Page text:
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French Level 1
    Unit 7: Leçon 3a
    Describing Cost
    & Ordering Food
    Hey, how's it goin'? Yep, I'm back.

    Let's start of with a review of the information on food from Unité 6, Leçon 1b. Here goes:

Track 53
J'ai faim I am hungry (I have hunger)
Je voudrais un sandwich I want a sandwich (polite form)
S'il te plaît, donne-moi un sandwich Please, give me a sandwich
Merci! Thank you!

    As I told you before, Gille and I hang out A LOT of the time together. I was dying for a hamburger and I said to Gille:

Track 54
1. Gille! J'ai faim! 2. Qu'est-ce que tu veux manger, Luc?
3. Hum.... Je voudrais un hamburger! 4. Bon! Allons au chez McDonald's?

    One thing that I need to tell you, Gille hates, and I mean HATES fast food. When he said, "Let's go to McDonald's", I knew that he really didn't mean it. So, instead of McDonald's, we ended up at one of his favorite cafés. By the way, a "café" in French can mean one of two things. One is the drink, "coffee", and the other is a small restaurant with tables, both inside and out. Gille loves to sit outside and watch the people walk by, a favorite pastime for many French people. Not only is the watching a big deal, but being watched is too. Lots of the French women will take the time to be certain that they look great just to go to lunch because they know that people will be watching them! Many of the men are the same way! Anyway, from the example I just gave you, you can see that the café is a really big part of the culture. But there's more. Here, I'll tell you what I mean.

    In France, most adults don't really like their kids playing with other kids in the house. To have a place to "hang out" most of us have a favorite café that we like to visit and hang with our friends. Gille's café of choice is "La Closerie des Lilas" at 171 boulevard du Montparnasse. Gille says it is a cool place where lots of way famous people used to hang out. People like Hemingway, Lenin, Trotsky, and F. Scott Fitzgerald. That's why he likes it, he says, AND he likes the café (coffee). I like the place too because they have most of the drinks that we have in the States, which works out sweetly for me because I don't drink café. They also have the WAY most delicious sandwiches I've ever eaten in France!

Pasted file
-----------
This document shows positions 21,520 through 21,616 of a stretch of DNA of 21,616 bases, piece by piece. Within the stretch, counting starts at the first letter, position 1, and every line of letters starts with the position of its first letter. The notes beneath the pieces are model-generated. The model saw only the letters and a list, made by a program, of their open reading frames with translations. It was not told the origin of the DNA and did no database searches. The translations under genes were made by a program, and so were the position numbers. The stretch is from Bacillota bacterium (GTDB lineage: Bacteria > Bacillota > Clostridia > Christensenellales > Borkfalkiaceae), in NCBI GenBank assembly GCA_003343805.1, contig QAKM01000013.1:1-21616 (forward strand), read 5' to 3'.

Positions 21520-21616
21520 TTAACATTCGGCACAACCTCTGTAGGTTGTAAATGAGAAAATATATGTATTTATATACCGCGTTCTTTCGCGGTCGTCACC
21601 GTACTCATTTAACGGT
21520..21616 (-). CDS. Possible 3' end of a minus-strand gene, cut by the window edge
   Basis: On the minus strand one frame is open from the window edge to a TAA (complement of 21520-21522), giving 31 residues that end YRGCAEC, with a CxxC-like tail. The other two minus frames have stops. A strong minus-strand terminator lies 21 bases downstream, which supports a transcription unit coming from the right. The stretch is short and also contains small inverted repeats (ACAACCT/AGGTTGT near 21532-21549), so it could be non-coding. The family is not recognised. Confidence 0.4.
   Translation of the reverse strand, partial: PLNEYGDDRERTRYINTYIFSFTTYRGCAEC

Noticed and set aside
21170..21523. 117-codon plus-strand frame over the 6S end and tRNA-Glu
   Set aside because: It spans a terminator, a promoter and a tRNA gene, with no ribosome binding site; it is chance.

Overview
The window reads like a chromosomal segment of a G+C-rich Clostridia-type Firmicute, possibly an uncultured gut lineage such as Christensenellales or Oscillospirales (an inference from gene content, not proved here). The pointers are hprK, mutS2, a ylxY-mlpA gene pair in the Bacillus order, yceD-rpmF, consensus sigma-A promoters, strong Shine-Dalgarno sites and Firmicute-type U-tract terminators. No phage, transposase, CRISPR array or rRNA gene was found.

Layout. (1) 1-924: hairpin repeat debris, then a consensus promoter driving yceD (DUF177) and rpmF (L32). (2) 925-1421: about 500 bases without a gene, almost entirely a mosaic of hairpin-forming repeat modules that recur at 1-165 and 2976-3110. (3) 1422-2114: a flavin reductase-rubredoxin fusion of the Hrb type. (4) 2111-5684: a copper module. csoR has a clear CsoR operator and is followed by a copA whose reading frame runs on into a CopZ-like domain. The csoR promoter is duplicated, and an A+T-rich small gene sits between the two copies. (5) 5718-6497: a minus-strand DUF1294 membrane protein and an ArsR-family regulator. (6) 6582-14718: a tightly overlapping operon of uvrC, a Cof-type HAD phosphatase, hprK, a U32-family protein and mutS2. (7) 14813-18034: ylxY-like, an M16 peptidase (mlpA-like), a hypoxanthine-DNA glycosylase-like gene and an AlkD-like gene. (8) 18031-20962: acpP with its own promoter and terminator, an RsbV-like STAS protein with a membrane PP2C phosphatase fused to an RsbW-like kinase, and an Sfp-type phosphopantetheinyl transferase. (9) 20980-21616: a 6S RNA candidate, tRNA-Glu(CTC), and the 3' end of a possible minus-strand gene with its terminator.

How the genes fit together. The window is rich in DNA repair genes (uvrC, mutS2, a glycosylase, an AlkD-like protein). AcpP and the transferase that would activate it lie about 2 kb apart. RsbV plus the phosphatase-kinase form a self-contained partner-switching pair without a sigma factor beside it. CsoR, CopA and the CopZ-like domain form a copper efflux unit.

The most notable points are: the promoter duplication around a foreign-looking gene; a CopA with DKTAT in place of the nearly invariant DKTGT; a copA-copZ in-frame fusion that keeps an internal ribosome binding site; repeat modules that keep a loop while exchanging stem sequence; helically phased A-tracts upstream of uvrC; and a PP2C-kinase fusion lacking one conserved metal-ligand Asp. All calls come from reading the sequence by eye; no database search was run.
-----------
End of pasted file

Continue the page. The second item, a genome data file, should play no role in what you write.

Anyway, to get on with the leçon, knowing that a hamburger was not going to be part of the deal, I decided to order a "sandwich au jambon" (a ham sandwich). Jean-Jacques, our favorite waiter, came up to us to take our orders. It was then that we noticed that the prices on the menu were missing. You know what that means! Everything is going to be more expensive.

    Here's what happened:

Track 58
1. Ah, Monsieur Gille! Monsieur Luc!
   Comment allez-vous?
2. Très bien, mon ami! 3. Moi aussi!
4. Que désirez-vous, aujourd'hui? 5. Je voudrais un sandwich au jambon,
   s'il vous plaît!
6. Un café au lait.
   s'il vous plaît!
7a. Les prix ont changés! C'est un peu plus chèr! 7b. Combien coûte un sandwich au jambon?  
7c. Vingt et un francs (about $3.00) 7d. Ça marche! (Translation: Great!)
(Literal Translation: That walks!)
8. Vous desirez quelque chose à boire? 9. Mais oui! Un soda, ummm, un Coca,
   s'il vous plaît.
10. Bon! Merci!    

    Check that out! See how nice and polite Jean-Jacques was to us? That's one of the cool things about eating at a nice French café, the waiter or waitress, will use the formal or "vous" form when speaking to us, even though we know him fairly well, AND even when he's obviously older than us. That's a way to show respect to us because we're his customers.

    Ready for more! Cool! Me too!

Introduction / Leçon 1 / Leçon 2 / Leçon 3a / Leçon 3b